It was against this background that Josephus wrote his ''War'', and although often dismissed as pro-Roman propaganda (perhaps hardly surprising given where his patronage was coming from), he claims to be writing to counter anti-Judean accounts. He disputes the claim that the Jews serve a defeated god and are naturally hostile to Roman civilization. Rather, he blames the Jewish War on what he calls "unrepresentative and [[Zealots|over-zealous fanatics]]" among the Jews, who led the masses away from their natural aristocratic leaders (like him), with disastrous results. He also blames some of the governors of Judea, but these he presents as atypical Romans: corrupt and incompetent administrators. Thus, according to Josephus, the traditional Jew was, should be, and can be, a loyal and peace-loving citizen. Jews can, and historically have, accepted Rome's hegemony precisely because of their faith that God himself gives empires their power.
 
===Jewish Antiquities===
The next literary work by Josephus is his twenty-one volume ''[[Jewish Antiquities|Antiquities of the Jews]]'', completed in the last year of the emperor Flavius [[Domitian]] (between 1.9.93 and 14.3.94, cf. AJ X.267). He claims that interested persons have pressed him to give a fuller account of the Jewish culture and constitution. Here, in expounding Jewish history, law and custom, he is entering into many philosophical debates current in Rome at that time. Again he offers an ''apologia'' for the antiquity and universal significance of the Jewish people.
 
Beginning with the story of [[Creation (theology)|Creation]], he outlines Jewish history. [[Abraham]] taught [[science]] to the [[Ancient Egypt|Egyptians]], who in turn taught the [[Greeks]]. [[Moses]] set up a senatorial priestly aristocracy, which like that of Rome resisted monarchy. The great figures of the [[Bible|biblical stories]] are presented as ideal philosopher-leaders. There is again an autobiographical appendix defending Josephus' own conduct at the end of the war when he cooperated with the Roman forces.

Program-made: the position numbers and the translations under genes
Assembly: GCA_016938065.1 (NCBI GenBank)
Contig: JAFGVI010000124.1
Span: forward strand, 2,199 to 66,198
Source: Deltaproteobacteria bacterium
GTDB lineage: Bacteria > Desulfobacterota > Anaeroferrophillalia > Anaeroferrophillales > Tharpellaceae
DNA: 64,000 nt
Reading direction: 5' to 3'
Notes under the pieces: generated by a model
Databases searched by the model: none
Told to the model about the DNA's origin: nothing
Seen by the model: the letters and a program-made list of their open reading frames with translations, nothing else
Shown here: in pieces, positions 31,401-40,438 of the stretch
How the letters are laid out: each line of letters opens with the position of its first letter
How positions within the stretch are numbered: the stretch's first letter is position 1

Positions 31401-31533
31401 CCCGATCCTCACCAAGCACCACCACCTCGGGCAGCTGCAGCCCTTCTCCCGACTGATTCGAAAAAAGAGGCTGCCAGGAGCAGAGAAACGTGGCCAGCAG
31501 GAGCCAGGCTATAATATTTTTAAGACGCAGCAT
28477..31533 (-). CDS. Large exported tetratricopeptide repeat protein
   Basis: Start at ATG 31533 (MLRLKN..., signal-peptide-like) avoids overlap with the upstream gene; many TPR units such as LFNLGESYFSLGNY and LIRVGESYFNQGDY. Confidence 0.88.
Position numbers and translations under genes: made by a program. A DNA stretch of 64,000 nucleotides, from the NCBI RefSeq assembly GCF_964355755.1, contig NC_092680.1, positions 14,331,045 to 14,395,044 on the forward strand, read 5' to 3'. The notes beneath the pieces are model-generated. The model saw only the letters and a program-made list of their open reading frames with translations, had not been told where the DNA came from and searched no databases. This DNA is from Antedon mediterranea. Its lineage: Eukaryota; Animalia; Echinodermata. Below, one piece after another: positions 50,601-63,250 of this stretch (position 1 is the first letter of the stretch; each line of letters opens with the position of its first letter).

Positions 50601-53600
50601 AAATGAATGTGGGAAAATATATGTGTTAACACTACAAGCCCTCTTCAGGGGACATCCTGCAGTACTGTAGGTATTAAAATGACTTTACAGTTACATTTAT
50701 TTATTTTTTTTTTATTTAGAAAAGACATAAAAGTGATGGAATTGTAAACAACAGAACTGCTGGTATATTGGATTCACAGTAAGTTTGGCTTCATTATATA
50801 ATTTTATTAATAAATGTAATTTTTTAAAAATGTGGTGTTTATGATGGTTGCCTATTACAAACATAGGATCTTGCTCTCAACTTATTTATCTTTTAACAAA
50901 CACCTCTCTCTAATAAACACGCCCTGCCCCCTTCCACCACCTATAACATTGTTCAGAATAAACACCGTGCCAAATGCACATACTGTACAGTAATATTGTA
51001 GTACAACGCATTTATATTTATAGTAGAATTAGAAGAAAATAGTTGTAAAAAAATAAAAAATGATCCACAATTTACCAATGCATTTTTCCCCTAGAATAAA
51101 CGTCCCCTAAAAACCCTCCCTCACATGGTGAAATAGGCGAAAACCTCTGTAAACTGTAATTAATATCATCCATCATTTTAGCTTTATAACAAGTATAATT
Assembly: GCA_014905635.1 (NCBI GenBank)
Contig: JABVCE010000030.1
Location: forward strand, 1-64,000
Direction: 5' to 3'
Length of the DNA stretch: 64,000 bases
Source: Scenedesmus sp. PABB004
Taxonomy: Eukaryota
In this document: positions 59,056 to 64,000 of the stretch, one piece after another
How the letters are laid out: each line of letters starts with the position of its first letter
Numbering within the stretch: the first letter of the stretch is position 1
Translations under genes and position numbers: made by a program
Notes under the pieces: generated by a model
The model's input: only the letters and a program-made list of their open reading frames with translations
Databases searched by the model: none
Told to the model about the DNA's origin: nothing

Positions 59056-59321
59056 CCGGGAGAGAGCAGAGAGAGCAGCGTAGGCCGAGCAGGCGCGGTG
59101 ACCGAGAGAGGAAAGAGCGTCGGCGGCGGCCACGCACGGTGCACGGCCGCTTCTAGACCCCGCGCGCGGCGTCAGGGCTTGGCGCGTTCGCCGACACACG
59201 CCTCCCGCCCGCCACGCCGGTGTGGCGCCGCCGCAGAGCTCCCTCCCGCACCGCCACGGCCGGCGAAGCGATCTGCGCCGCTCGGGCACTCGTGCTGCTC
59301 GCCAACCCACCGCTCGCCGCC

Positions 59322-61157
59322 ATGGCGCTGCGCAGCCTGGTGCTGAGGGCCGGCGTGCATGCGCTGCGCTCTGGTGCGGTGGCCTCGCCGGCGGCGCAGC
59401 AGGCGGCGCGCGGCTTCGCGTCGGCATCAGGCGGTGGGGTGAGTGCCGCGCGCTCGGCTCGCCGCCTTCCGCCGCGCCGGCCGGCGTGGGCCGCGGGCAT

===Against Apion===
Josephus' ''[[Against Apion]]'' is a final two-volume defence of Judaism as [[classical antiquity|classical]] [[religion]] and [[philosophy]], stressing its antiquity against what Josephus claimed was the relatively more recent traditions of the Greeks. Some anti-Judean allegations ascribed by Josephus to the Greek writer [[Apion]], and myths accredited to [[Manetho]] are also exposed.-->
 
== Josephus ile ilgili eserler ==
* Louis Feldman. "Flavius Josephus revisited. The man, his writings, and his significance." ''Aufstieg und Niedergang der Römischen Welt'' 21.2 (1984).
 
== Dipnotlar Kaynakça==
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== Dış bağlantılar ==
* {{İng}}[https://archive.is/20060901094205/http://www.dinur.org/resources/resourceCategoryDisplay.aspx?categoryid=433&rsid=478 Resources > Second Temple and Talmudic Era > Flavius Josephus] The Jewish History Resource Center - Project of the Dinur Center for Research in Jewish History, The Hebrew University of Jerusalem
* {{İng}}[http://www.ccel.org/j/josephus/works/JOSEPHUS.HTM The Works of Flavius Josephus Translated by William Whiston]